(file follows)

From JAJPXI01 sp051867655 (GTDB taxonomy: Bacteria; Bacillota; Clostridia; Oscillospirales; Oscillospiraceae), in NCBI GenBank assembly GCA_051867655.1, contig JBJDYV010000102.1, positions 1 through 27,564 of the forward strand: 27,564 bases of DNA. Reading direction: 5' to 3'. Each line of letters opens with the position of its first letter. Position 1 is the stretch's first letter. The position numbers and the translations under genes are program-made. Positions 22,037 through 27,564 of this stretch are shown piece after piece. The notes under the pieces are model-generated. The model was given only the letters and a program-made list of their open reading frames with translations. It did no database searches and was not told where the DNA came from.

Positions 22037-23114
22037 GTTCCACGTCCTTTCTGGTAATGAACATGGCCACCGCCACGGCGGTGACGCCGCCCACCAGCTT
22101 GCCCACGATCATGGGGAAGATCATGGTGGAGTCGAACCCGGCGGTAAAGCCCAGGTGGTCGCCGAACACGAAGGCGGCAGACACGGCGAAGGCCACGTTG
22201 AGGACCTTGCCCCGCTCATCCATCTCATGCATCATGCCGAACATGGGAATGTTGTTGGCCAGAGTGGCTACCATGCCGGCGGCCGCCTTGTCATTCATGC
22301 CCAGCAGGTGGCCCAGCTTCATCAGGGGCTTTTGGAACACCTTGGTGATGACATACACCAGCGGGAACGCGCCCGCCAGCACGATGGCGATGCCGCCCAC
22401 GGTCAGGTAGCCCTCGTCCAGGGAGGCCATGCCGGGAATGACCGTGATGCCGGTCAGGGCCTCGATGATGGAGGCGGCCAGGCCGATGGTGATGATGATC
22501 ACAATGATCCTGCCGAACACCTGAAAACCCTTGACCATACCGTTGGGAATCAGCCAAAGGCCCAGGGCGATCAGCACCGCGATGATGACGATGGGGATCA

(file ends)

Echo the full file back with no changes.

From JAJPXI01 sp051867655 (GTDB taxonomy: Bacteria; Bacillota; Clostridia; Oscillospirales; Oscillospiraceae), in NCBI GenBank assembly GCA_051867655.1, contig JBJDYV010000102.1, positions 1 through 27,564 of the forward strand: 27,564 bases of DNA. Reading direction: 5' to 3'. Each line of letters opens with the position of its first letter. Position 1 is the stretch's first letter. The position numbers and the translations under genes are program-made. Positions 22,037 through 27,564 of this stretch are shown piece after piece. The notes under the pieces are model-generated. The model was given only the letters and a program-made list of their open reading frames with translations. It did no database searches and was not told where the DNA came from.

Positions 22037-23114
22037 GTTCCACGTCCTTTCTGGTAATGAACATGGCCACCGCCACGGCGGTGACGCCGCCCACCAGCTT
22101 GCCCACGATCATGGGGAAGATCATGGTGGAGTCGAACCCGGCGGTAAAGCCCAGGTGGTCGCCGAACACGAAGGCGGCAGACACGGCGAAGGCCACGTTG
22201 AGGACCTTGCCCCGCTCATCCATCTCATGCATCATGCCGAACATGGGAATGTTGTTGGCCAGAGTGGCTACCATGCCGGCGGCCGCCTTGTCATTCATGC
22301 CCAGCAGGTGGCCCAGCTTCATCAGGGGCTTTTGGAACACCTTGGTGATGACATACACCAGCGGGAACGCGCCCGCCAGCACGATGGCGATGCCGCCCAC
22401 GGTCAGGTAGCCCTCGTCCAGGGAGGCCATGCCGGGAATGACCGTGATGCCGGTCAGGGCCTCGATGATGGAGGCGGCCAGGCCGATGGTGATGATGATC
22501 ACAATGATCCTGCCGAACACCTGAAAACCCTTGACCATACCGTTGGGAATCAGCCAAAGGCCCAGGGCGATCAGCACCGCGATGATGACGATGGGGATCA